Rails with Trails, A Proven Idea
Transit opponents falsely claim a transit line alongside the CCT will be unsafe and will "devastate" the trail. Here are the facts:
Rose Canyon Bike Path - San Diego
Photo by Rails-to-Trails Conservancy from "California Rails-with-Trails"
More than 200 trails have been built or are under development alongside or within the right-of-way of active rail lines. They total over 2000 miles of trail. These trails have proven to be very safe.
The Rails-to-Trails Conservancy has announced in their RTC TrailBlog that they have completed a new report, "California Rails-with-Trails". The study examines the safety of 21 trails that share corridors with active rail lines. This study adds yet more evidence trails that share a corridor with trains can have better safety than trails along or crossing roadways.
From the RTC study:
"The good news is that rails-with-trails have been shown to be just as safe as other trails. Every day, thousands of people across the United States safely use existing rails-with-trails. Fears that more trail users would be severely injured due to the proximity of moving trains have never been realized."
"Rails-with-trails can be safer than trails next to roads. 'In the last 15 years, more than 76,000 Americans have been killed while crossing or walking along a street in their community,' according to the 2009 Dangerous by Design report by Transportation for America and the Surface Transportation Policy Partnership. Trails separated from roads can provide a safer option. Even with an active rail line near the trail, the exposure from a track carrying ten to twenty trains per day is much less than a road carrying thousands of vehicles per day."
Among the 21 trails surveyed in this most recent report:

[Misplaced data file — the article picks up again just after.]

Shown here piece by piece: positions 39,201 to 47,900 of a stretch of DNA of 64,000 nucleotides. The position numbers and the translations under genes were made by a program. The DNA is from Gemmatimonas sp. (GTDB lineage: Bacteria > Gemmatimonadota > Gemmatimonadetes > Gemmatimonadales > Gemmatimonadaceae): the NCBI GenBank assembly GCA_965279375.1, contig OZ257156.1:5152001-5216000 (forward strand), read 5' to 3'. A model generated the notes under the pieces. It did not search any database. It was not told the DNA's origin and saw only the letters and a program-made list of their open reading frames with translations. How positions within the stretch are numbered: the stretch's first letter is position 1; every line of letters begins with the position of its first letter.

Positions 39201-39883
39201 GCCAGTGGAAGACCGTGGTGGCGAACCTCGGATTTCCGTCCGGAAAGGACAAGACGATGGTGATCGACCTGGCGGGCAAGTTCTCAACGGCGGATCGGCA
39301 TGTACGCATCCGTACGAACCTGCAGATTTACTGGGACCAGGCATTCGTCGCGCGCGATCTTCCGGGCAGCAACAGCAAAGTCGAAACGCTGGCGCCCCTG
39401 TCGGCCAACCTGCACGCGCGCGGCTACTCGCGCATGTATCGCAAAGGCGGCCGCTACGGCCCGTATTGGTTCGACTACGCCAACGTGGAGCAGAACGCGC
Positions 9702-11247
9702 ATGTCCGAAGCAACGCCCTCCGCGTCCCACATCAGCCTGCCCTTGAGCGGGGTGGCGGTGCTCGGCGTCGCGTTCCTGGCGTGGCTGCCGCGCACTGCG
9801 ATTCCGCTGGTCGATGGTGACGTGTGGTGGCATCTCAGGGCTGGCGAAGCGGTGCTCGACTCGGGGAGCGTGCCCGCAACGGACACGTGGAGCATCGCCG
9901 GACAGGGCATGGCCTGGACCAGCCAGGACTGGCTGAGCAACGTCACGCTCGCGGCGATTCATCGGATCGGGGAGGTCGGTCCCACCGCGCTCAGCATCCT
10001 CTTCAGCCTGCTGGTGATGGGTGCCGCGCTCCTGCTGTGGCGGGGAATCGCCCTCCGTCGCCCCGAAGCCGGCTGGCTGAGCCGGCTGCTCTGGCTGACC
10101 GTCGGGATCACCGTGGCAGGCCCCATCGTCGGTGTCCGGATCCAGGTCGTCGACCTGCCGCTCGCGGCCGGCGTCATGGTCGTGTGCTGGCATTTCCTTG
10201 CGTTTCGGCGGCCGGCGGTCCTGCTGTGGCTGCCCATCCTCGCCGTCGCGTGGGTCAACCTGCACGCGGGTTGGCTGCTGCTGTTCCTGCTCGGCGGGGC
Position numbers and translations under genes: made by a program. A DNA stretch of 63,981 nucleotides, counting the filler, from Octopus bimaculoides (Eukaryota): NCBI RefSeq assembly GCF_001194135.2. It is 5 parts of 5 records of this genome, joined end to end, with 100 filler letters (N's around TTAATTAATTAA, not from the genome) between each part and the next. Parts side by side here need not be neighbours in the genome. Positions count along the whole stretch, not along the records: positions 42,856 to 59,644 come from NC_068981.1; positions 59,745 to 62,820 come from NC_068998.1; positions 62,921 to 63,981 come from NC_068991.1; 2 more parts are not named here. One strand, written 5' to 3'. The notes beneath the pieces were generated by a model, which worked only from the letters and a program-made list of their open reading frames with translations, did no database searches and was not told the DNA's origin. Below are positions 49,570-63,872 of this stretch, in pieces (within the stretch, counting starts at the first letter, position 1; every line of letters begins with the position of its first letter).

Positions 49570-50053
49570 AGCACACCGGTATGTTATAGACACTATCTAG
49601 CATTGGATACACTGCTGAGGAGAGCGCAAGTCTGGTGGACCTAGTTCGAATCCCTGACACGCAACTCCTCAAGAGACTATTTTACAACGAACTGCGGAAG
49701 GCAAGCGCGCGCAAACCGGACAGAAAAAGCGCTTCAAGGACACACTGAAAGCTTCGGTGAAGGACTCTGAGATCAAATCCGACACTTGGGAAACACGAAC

- One third had separation distance (distance from center of track to edge of trail) of 20 feet or less.
- Over one half had train speeds of 40 mph or greater.
- Over one half had train frequencies greater than 20 per day, and some had frequencies greater than 40 per day.
- Four trails had no barrier between trail and rail.
Two earlier studies show very similar results as the new RTC study. One study by RTC in year 2000 examined the safety experience with 61 rails with trails nationwide. Another study by the U.S. Department of Transportation in year 2002 examined lessons learned from case studies of 21 rails with trails. Both studies are available at the RTC Plan, Design, Build: rail-with-trail webpage.
The design concept for the Purple Line/Trail compares very favorably with these trails. The Purple Line will have an approx. 20 foot separation distance, both a fence and/or retaining wall, and a planted buffer for trail separation in the Georgetown Branch Corridor. This safe separation of the trail from rail and the greatly improved separation of the trail from roadway crossings will make the CCT much safer than it is today, see A safer CCT.
Locally, much of the Metropolitan Branch Trail is being constructed alongside the CSX/Metrorail Red Line corridor route between Silver Spring and downtown Washington DC. Completed sections are enjoyed by hikers, bikers and others in Takoma Park and Brookland. Completion of the project is a priority of Washington DC, as well as Montgomery County, Maryland. See: Metropolitan Branch Trail.
The Washington Area Bicyclist Association (WABA) supports the Purple Line because of the benefits rails bring to the CCT and the Metropolitan Branch Trail. WABA has observed: "Efforts to build a trail network will be severely undercut if decision makers become convinced trails should never be built alongside transit. For example, we cannot expect local government to complete the Metropolitan Branch Trail alongside the CSX and Metro Red Line between Silver Spring and Union Station if politicians are only hearing that trails cannot share the same corridor with rails."